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I am a Physics Engineer and Associate Professor in Technology at the Swedish University of Agricultural Sciences, Umeå, Sweden.
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I am interested in remote sensing and optimizing the use of various sensors to monitor the forest. The main goal of my research is to develop new and better methods for doing so. I mostly work with satellite images (radar and optical), airborne laser scanning, and field sample data. The mapping of forest is important for the understanding of the global carbon cycle, since the forest biomass represent a large part of the carbon stored globally. My work includes e.g., estimation of forest growth, changes, and the development of methods to rapidly identify areas affected by natural damages.
The data obtained from remote sensing contain information (e.g., spectral or height) from an observed area. The data (e.g. images) have coordinates which enable extraction of (raster) values for selected locations, where typically information is available about the forest as measured from the ground. The remote sensing data can therefore be used as auxiliary data to model any variable of interest, e.g., biomass. The model can then be used to predict the biomass for every pixel (location) in the image (data) obtained from remote sensing.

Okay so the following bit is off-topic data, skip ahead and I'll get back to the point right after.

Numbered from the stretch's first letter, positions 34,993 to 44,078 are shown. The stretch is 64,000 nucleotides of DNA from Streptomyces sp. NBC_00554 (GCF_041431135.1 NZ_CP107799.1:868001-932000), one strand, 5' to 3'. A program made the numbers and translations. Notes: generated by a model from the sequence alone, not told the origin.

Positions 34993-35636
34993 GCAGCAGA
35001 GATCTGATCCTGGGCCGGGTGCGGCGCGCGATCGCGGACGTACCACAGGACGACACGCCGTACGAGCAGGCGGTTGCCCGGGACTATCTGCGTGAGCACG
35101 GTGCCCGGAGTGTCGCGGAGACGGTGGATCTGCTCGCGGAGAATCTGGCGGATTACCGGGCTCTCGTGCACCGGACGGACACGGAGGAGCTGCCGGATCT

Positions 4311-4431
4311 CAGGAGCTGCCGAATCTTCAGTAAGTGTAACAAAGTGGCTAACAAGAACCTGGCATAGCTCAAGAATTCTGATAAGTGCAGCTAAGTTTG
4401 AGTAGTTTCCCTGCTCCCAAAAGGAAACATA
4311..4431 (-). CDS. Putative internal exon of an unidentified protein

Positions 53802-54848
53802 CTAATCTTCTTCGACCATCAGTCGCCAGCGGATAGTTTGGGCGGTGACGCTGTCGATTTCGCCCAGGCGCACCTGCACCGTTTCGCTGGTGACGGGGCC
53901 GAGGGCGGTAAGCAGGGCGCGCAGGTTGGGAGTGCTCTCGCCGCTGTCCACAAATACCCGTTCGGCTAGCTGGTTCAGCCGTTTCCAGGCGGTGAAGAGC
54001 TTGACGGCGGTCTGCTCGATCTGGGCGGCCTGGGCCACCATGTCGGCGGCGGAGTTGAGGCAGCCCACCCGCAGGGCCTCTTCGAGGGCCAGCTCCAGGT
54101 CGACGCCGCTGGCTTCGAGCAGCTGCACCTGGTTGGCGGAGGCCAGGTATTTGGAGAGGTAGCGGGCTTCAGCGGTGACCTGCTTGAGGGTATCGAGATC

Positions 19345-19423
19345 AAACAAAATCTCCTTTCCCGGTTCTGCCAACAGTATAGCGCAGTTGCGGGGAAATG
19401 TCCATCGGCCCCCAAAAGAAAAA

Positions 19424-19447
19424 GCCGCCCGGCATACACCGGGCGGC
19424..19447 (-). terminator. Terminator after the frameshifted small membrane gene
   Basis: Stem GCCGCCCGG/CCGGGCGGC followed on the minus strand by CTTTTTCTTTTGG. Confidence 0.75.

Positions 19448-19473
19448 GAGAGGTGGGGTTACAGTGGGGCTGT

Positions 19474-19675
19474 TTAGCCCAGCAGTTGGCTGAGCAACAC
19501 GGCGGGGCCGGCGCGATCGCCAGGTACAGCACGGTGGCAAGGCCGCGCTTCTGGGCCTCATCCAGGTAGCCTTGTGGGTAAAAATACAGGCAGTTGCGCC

My work explores for example what different sensors can be used for, how the data should be processed, and what happens in different conditions when either the acquisition configuration or the observed objects change. The work often relies on statistical methods to achieve this.
I am fortunate to be doing much of my work in collaboration with terrific colleagues and students. If you should have any comments about my research, suggestions for future studies, or invitations for talks or public speaking, please do not hesitate to contact me by e-mail henrik[dot]persson[at]slu[dot]se